Kruger: “The relationship between those two detectives was laid out for us, which is also what, to me, was interesting about it. We have two opposite cultures, and in a way I think Demian’s character, Marco Ruiz, represents very much how we imagine Mexican men to be— very Latin and charming. Plus, he has a great accent. While Sonya, on the other hand, is very much American because she’s all about business and enforcing the law. So that was in the show. What we are trying to convey, as the show unfolds over the 13 episodes, we’re trying to show two such different cultures, two such different countries and how they can put their differences aside for the greater good and try to make their relationship work, and how they can take away things from one another. So that’s what we’re working on in every episode— we’re trying to adapt the characters to that.

When the cameras are not rolling, Demian and I have actually become really friendly and great friends. We were supposed to make a movie together before the show came along, so it felt like we were meant to work together. I admire him very much, and not just a colleague but also as a person. I think he’s wonderful.”

Demian Bichir as Marco Ruiz, Diane Kruger as Sonya Cross. Photo courtesy of FX Network.

I read in another interview that you were drawn to the cable television renaissance. However, roles for women on cable television have frequently been limited to the wives of the men who are the main characters. Do you see opportunities for women broadening in cable television with roles like this one, and do you think that cable does better with women than the movies does?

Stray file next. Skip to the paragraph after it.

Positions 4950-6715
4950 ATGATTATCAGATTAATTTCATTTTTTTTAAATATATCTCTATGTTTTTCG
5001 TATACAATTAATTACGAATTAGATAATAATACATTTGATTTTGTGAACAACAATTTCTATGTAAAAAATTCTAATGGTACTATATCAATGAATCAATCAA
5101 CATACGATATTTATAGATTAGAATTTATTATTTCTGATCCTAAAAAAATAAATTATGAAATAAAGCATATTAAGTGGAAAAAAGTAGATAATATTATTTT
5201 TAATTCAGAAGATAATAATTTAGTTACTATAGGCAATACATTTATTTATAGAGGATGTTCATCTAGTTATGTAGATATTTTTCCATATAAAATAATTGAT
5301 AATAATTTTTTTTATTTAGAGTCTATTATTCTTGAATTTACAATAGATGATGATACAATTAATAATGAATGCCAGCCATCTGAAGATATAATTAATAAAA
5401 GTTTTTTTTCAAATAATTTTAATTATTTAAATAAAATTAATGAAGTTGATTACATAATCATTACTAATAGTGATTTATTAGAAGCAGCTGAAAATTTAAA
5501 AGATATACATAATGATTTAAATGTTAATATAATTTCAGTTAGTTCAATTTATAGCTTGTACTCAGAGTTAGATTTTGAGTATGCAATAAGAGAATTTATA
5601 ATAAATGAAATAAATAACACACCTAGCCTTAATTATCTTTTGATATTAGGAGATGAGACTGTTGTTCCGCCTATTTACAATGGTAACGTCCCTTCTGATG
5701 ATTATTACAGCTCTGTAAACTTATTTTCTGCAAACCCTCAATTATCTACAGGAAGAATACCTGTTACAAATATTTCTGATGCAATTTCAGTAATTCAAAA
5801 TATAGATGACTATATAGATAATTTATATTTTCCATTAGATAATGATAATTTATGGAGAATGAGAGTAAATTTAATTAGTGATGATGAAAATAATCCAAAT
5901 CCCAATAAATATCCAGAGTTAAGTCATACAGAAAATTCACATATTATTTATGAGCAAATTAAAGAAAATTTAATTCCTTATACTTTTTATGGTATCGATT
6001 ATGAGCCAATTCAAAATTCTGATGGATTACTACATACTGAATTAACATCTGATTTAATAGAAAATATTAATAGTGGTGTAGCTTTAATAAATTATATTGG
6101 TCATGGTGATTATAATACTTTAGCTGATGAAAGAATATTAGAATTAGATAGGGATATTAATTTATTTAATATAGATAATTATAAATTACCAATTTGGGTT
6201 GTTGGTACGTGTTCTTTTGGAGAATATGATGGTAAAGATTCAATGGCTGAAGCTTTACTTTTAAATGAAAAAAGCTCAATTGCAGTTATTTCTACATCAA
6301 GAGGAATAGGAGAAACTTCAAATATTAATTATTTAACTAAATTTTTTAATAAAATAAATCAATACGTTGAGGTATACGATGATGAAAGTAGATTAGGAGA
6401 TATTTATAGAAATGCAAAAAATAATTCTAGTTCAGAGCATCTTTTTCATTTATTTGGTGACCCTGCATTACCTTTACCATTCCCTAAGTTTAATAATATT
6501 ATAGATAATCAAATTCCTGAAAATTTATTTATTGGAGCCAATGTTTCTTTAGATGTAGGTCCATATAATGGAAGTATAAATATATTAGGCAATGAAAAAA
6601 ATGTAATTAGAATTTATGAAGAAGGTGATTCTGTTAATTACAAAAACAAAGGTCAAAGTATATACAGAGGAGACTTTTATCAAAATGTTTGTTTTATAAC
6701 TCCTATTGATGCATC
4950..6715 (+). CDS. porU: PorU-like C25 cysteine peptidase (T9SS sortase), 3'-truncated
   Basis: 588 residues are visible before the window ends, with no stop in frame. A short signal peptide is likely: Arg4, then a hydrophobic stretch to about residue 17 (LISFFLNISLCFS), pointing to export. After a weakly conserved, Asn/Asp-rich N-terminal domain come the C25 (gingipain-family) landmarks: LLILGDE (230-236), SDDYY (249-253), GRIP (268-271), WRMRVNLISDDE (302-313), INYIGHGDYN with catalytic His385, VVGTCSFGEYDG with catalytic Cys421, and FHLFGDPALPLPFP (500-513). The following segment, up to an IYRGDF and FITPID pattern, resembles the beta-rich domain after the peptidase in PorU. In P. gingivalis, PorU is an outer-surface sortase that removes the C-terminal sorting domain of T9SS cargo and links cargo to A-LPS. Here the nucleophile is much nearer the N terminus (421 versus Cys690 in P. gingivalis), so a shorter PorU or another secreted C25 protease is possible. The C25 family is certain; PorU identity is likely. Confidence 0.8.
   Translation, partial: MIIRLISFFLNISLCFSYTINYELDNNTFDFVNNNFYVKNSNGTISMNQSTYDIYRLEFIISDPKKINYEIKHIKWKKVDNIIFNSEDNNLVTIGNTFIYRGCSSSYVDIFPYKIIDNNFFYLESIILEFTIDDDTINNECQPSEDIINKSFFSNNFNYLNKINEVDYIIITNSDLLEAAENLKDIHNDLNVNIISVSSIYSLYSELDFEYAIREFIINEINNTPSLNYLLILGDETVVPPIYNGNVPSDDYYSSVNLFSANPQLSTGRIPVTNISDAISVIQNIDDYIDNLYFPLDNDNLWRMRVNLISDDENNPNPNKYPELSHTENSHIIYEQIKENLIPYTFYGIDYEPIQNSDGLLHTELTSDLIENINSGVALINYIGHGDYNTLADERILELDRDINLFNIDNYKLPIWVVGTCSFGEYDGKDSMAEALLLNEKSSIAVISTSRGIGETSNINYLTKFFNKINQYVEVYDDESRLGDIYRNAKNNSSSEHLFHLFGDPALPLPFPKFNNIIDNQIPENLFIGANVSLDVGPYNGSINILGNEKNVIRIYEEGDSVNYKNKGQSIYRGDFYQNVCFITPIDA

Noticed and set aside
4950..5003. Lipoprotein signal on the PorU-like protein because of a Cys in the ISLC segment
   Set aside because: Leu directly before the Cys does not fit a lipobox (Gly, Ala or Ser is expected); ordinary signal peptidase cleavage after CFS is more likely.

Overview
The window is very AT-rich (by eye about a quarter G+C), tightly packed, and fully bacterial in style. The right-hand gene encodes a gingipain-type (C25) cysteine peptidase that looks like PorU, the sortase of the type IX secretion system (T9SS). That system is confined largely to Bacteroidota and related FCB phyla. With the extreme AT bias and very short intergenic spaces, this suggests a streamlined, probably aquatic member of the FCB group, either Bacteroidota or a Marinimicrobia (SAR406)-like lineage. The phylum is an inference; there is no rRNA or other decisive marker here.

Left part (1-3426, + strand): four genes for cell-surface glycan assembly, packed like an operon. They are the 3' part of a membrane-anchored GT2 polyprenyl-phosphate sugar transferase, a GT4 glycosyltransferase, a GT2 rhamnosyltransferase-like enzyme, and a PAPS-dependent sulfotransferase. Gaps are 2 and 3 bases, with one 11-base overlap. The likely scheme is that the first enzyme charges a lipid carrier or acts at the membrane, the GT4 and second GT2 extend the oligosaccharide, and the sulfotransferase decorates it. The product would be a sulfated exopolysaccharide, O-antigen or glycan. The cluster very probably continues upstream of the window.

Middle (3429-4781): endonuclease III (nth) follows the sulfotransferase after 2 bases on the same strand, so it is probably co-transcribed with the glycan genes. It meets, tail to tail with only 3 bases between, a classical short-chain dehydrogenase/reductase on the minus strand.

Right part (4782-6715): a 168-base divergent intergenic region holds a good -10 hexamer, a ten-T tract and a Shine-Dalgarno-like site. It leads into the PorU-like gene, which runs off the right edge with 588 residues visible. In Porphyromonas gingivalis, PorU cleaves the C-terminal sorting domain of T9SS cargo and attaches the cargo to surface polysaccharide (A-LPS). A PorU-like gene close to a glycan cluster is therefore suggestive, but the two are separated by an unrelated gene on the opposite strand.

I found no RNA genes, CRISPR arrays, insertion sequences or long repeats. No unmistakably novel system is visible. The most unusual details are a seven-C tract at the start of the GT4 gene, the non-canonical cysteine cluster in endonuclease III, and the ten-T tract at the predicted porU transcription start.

Kruger: “Oh yes, I absolutely agree with that. There will continue to be movies that have great female roles, but I definitely think that on cable television, from ‘Mad Men’ to ‘Homeland,’ or Robin Wright in ‘House of Cards,’ those female parts are so well written and unafraid of characters, and that’s really what it comes down to, I think. It seems to me that they thrive and the audience is looking for characters like that, and it’s very exciting for women. I’ve never been offered an in-depth character like this in a movie.”

There are several shows on television right now that deal with serial killers, such as “The Following,” “The Killing” and “Hannibal.” Can you weigh in on what you think will make “The Bridge” stand out?

Kruger: “Well, to me, the setting between Mexico and America is unique and I don’t think has been done on television before. I think the backdrop of the unsolved crimes as the missing girls from Juarez, the relationship between America and Mexico is very interesting to see and shine a light on. I also think that the two characters, Marco Ruiz and Sonya Cross, are an unusual combination of detectives.  The show’s not your usual cop show because it’s a very character driven show. You think the show’s about one thing and then it goes in directions that will be quite unexpected.”

And lastly, three-part question: what’s your favorite show on TV right now, your favorite song on the radio and the best movie you’ve seen recently?

Kruger: “My favorite show would be ‘House of Cards’ for the intrigue. I find myself fascinated by looking behind curtains of Washington, and I’m a huge fan of Robin Wright. I think she is absolutely amazing on that show.

My favorite song on the radio? I love “Radioactive.”  I don’t know who sings it, but I love it. It was in one of the movies I did, ‘The Host,’ so I guess it’s been stuck in my head.

And my favorite movie that I’ve seen recently— ‘Man of Steel.’ I saw that and thought that was pretty cool.”

“The Bridge” premieres Wednesday at 9 p.m. on FX.